Iomega Mac Companion 2TB hard drive
Monday, 10 October 2011
When Apple Inc shrank, Iomega diversified to the extent where there was little visible support for Apple products – not in looks, and not even in the connections and drivers, and often the drives weren’t even formatted for Macs out of the box, so you had to reformat them.
But things changed over the last few years, with Iomega once again embracing the Apple sphere (which had started to expand, after all) and now Iomega is making these attractive Mac Companion hard drives (which are Mac formatted out of the box; reformat them if you want swish, Apple-ish looks alongside your PC) and the Companion looks lovely next to any Mac.
In looks, it’s wider across the front than at the back, so it’s not an equal square of rectangle. Of course, this makes it fit perfectly on the iMac pedestal-foot, between that and the bottom of the screen.
The sides are brushed aluminium and the top is shiny black plastic. There’s even and iMac-like slit across the back-top of the unit – I presume, like the iMac, it’s for venting heat, but I noticed the whole black top became faintly warm after an hour or so. The unit is very quiet, but had a very subtle vibration through the metal when I put my thumb on it. The 2-port USB hub is on the back, additional to the connector for the USB2 connection to your Mac, and the two FW800 ports and the power connector are on the back, too, while the iPad charging port is on the right hand side, next to the standard, Mac-style security slot.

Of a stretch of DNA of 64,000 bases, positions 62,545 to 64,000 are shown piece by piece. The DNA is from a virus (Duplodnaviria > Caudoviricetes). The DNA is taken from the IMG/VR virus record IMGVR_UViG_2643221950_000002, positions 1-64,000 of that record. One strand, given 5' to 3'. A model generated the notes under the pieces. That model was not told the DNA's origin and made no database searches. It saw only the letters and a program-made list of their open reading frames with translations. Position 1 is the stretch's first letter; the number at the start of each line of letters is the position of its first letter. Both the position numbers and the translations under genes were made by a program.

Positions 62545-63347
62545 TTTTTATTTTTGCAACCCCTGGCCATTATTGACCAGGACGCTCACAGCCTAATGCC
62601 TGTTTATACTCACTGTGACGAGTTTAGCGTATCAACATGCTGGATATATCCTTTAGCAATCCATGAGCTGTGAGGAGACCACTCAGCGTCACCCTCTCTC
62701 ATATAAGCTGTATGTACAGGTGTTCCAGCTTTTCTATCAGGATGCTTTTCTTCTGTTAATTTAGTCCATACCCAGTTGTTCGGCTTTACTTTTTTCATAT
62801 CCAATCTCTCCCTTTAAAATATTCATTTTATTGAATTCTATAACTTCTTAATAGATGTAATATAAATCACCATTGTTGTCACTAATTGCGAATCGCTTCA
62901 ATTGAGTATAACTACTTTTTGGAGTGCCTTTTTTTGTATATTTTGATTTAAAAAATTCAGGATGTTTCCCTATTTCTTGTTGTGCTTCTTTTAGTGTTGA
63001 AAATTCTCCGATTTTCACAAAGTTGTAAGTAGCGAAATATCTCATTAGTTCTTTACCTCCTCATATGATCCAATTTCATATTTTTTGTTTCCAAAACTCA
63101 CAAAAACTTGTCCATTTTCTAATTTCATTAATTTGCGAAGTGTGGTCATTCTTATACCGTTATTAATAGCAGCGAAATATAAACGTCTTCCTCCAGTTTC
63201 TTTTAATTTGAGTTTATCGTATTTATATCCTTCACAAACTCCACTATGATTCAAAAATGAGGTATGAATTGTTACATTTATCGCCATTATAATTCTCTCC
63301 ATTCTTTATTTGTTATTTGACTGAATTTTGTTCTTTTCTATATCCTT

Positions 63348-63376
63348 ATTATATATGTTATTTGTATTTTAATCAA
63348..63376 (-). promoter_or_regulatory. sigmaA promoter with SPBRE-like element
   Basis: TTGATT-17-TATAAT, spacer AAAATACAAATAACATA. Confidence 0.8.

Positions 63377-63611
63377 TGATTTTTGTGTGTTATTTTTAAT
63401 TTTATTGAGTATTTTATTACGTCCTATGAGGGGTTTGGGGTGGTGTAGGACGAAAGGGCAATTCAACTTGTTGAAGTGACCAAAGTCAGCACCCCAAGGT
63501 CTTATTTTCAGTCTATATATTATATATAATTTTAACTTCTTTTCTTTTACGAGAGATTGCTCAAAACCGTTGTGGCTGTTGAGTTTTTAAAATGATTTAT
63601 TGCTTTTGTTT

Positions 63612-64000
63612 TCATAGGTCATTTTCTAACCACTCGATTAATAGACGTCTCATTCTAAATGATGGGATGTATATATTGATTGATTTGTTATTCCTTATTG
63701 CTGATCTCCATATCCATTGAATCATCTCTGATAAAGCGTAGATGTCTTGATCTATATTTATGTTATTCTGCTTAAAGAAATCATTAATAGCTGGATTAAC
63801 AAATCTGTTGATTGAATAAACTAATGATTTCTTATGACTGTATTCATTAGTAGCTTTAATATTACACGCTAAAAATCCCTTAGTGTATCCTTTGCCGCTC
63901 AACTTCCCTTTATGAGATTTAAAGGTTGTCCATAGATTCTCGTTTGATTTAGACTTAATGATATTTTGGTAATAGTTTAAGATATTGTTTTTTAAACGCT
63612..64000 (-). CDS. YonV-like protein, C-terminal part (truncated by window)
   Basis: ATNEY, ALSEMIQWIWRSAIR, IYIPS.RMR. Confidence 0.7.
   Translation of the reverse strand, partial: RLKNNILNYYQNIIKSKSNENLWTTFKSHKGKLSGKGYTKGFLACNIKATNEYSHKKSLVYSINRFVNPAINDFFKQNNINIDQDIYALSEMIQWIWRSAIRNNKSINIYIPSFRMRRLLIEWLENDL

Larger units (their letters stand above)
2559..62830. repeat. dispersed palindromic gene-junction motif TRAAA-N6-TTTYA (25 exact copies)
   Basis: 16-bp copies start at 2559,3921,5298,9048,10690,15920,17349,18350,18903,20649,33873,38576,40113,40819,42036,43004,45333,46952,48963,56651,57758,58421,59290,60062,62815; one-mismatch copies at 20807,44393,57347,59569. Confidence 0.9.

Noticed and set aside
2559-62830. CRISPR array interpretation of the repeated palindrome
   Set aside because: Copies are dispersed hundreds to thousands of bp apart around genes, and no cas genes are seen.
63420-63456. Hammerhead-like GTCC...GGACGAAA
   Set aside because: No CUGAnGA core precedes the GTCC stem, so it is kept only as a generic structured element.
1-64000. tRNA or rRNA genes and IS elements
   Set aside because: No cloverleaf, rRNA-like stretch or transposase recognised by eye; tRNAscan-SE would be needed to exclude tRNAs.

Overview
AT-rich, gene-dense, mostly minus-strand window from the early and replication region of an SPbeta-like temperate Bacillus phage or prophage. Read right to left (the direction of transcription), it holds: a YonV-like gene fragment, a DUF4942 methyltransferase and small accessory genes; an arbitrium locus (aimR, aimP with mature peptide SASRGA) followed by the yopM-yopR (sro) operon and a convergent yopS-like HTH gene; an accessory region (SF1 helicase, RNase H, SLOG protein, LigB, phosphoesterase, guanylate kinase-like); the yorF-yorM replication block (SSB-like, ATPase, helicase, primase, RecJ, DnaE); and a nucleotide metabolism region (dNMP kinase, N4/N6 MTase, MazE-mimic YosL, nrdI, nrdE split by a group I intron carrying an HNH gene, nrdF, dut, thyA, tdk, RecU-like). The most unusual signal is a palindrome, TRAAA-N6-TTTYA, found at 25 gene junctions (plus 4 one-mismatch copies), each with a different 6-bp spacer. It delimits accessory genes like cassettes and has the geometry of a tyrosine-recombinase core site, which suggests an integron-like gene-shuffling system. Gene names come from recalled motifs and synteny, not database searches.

Note that the charger port will not charge the first generation of iPad, but will an iPhone and iPod touch – the iPad 2 has a lower power requirement so should work fine. Note also that plugging in an iDevice will not open and sync in iTunes like it will if you plug directly into your Mac or a powered USB hub – but you can charge devices even if your Mac is not plugged into the drive, as long as your Mac Companion is plugged into the power.
Iomega provides software (you download it when you register online) to enable scheduled file-level backups, although most Mac users will stick with Time Machine. But Iomega also provides a free 2 GB online backup through MozyHome for extra assurance.
With dual FireWire 800 and USB2 connectors, the 7200rpm external hard drive also has an iPad charging port. But hey, no Thunderbolt!
There are four-LED capacity indicators on the front, central and in a vertical sequence. This is a little unconventional, and needs explaining, as when the drive is empty, all four LEDs glow white, whereas you might expect the wouldn’t light, and would progressively come on as a quarter, then half, then three quarters of your drive was full. But no:
4 LEDs lit white means that less than 20% capacity is in use
3 LEDs white: 20-40% capacity in use
2 LEDs white: 40-60% capacity in use
1 LED white: 60-80% capacity in use
1 LED red: more than 80% capacity in use.